Challenge Over UK Bulk Hacking Powers Taken to European Court of Human Rights
Privacy International and five internet and communications providers want to challenge GCHQ's bulk hacking practices again.
On Friday, activist group Privacy International and five internet and communications providers lodged an application before the European Court of Human Rights to challenge the UK's use of bulk hacking powers abroad.
"The European Court of Human Rights has a strong track record of ensuring that intelligence agencies act in compliance with human rights law. We call on the Court to hold GCHQ accountable for its unlawful bulk hacking practices," Scarlet Kim, legal officer at Privacy International, said in a statement.
The application has been made with UK-based non-profit GreenNet, the Chaos Computer Club from Germany, Jibonet from South Korea, US internet service provider May First, and communications provider Rise Up.
In 2014, Privacy International filed a complaint over the country's bulk hacking powers with the UK's Investigatory Powers Tribunal, a court which determines if public authorities have unlawfully used covert techniques. In February of this year, the IPT concluded that GCHQ's hacking was legal under the UK's Intelligence Service Act 1994.
Privacy International is now challenging whether the UK's interpretation of the Intelligence Service Act for using bulk hacking powers complies with the European Convention of Human Rights (ECHR).
"As currently practiced, GCHQ's hacking powers are neither in accordance with law nor proportionate, both of which they must be in order to satisfy Articles 8 and 10 [of the ECHR]. Our case focuses on the in accordance with law requirement, which says that if an intrusive surveillance practice like hacking is to be used, it must have an explicit legal basis that makes its use foreseeable and must be accompanied by stringent safeguards," Privacy International General Counsel Caroline Wilson Palow told Motherboard in an email.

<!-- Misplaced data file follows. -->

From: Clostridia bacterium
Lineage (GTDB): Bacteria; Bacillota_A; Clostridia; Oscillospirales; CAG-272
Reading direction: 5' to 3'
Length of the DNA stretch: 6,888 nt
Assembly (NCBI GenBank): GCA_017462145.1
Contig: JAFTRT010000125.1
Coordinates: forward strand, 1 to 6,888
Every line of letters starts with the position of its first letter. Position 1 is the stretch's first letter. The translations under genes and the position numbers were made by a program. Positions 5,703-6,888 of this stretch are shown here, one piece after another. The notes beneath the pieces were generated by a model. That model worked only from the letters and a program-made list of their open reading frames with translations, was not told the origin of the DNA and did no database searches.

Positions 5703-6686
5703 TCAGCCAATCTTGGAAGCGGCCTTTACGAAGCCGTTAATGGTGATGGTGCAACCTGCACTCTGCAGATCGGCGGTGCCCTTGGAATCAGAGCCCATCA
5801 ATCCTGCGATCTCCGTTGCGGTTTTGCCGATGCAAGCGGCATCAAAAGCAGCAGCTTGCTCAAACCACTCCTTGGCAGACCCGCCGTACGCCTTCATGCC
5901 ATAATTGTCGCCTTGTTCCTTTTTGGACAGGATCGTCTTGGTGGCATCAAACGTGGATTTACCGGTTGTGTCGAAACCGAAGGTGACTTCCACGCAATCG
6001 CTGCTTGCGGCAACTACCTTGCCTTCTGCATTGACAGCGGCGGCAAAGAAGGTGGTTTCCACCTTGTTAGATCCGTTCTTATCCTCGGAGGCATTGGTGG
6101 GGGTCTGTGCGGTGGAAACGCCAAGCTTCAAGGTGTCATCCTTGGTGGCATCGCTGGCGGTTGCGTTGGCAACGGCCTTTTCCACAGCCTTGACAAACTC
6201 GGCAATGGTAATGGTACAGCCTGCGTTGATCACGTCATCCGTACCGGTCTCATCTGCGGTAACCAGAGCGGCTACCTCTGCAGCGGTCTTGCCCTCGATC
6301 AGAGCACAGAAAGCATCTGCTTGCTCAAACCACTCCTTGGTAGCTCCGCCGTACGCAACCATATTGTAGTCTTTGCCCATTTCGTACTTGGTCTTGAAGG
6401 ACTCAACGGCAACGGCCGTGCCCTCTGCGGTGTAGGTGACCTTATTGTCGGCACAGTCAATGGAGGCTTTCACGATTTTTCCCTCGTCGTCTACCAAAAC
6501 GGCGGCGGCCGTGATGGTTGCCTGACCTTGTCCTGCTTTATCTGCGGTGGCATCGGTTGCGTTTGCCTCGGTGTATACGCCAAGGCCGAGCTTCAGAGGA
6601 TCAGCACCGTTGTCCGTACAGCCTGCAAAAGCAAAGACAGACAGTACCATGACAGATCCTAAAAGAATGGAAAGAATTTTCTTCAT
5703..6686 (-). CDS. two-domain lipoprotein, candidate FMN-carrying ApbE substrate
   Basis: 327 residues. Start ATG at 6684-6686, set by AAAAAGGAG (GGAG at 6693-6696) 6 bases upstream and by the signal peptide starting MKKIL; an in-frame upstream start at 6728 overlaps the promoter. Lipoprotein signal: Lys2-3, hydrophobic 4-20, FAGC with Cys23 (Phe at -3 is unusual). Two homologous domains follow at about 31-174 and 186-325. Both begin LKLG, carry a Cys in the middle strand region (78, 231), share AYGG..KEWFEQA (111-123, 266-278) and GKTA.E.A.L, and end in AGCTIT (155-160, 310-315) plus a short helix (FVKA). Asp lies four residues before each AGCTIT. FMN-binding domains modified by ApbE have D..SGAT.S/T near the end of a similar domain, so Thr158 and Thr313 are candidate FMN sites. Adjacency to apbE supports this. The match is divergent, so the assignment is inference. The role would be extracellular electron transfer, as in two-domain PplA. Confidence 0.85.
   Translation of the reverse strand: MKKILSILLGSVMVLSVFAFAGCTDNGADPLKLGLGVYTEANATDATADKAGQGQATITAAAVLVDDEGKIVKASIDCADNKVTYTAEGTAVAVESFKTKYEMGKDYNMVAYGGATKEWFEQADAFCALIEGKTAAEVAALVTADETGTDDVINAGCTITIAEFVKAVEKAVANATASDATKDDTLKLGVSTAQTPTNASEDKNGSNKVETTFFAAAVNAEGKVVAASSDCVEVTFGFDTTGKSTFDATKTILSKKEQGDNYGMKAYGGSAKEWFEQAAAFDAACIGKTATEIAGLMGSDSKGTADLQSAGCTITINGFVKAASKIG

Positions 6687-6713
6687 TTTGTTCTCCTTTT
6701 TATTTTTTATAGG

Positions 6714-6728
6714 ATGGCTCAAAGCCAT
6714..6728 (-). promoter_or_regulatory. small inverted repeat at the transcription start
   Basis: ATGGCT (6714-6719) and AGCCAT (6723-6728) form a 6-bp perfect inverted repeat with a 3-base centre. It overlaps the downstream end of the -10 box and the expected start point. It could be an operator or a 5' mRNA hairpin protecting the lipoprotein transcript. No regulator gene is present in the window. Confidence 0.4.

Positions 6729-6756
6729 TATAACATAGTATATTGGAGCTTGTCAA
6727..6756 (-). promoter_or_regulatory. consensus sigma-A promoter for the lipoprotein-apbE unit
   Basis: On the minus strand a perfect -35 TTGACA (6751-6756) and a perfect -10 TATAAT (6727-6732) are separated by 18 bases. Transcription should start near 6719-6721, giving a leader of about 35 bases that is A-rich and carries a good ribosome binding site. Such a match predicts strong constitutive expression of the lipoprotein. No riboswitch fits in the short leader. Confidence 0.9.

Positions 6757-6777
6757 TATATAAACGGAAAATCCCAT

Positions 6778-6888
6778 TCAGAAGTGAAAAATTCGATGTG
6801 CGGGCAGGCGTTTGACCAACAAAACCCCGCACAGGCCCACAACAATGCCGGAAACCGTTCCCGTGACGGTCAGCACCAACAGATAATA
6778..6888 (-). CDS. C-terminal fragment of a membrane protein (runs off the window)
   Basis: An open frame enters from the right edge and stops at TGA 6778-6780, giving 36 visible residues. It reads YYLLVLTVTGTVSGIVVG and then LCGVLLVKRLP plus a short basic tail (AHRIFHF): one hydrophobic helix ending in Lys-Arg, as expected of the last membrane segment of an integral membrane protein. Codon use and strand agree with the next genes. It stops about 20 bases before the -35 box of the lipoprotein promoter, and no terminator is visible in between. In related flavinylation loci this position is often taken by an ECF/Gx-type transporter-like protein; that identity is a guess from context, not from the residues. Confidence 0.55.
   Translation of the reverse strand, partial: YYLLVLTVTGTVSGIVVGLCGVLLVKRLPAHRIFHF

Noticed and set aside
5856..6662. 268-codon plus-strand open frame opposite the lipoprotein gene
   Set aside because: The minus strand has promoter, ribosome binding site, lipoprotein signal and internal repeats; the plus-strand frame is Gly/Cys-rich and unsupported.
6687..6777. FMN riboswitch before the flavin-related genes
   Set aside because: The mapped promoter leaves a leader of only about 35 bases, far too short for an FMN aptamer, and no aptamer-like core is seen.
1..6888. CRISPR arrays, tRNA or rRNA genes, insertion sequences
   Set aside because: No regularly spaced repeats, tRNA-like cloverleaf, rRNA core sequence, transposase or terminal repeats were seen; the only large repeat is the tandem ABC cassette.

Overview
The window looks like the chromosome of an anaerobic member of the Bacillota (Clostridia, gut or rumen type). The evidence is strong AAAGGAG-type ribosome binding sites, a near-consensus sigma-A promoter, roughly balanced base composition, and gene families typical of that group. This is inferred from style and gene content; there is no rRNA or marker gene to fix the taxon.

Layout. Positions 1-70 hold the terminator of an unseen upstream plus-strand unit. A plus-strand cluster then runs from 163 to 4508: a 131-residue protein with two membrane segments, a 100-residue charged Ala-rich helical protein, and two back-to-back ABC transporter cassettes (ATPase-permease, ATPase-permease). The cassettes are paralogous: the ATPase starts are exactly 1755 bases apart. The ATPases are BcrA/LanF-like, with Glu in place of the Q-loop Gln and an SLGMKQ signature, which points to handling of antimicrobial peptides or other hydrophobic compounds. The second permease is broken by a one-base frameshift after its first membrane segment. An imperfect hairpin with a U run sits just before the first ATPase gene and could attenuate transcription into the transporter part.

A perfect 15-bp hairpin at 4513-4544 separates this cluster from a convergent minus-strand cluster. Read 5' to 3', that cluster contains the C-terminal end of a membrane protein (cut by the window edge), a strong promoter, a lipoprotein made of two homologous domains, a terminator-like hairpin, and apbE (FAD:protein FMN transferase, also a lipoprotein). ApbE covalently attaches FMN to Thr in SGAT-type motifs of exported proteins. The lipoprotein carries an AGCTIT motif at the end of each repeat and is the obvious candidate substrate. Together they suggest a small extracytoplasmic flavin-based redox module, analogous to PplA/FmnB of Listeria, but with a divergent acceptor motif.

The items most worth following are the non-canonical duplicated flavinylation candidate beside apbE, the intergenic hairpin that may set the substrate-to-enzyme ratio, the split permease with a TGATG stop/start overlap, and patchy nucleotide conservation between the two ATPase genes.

Regardless this challenge, the UK will likely soon have explicit legal authority to hack in bulk overseas. Those powers will be authorised under the Investigatory Powers Bill, or IP Bill, if passed. The Bill is currently making its way through the House of Lords, after passing an overwhelming majority vote in the House of Commons.
One example of how GCHQ could use bulk warrants given in the IP Bill's hacking draft code of practice imagines the scenario of a terrorist cell in the Middle East using a particular piece of software. After hacking a number of devices in the area, GCHQ could then filter out those that didn't use the software in question.
Even though bulk hacking powers would be cemented in law by the Investigatory Powers Bill, Privacy International still thinks it has a case.
"While the IP Bill will make bulk hacking explicit in law, in its current form we do not think it resolves the legal issues surrounding the practice," Palow continued. "Hacking is an extremely intrusive form of surveillance, which should only be authorised in the narrowest of circumstances with stringent safeguards. The breadth of the bulk hacking warrants fail to satisfy these requirements."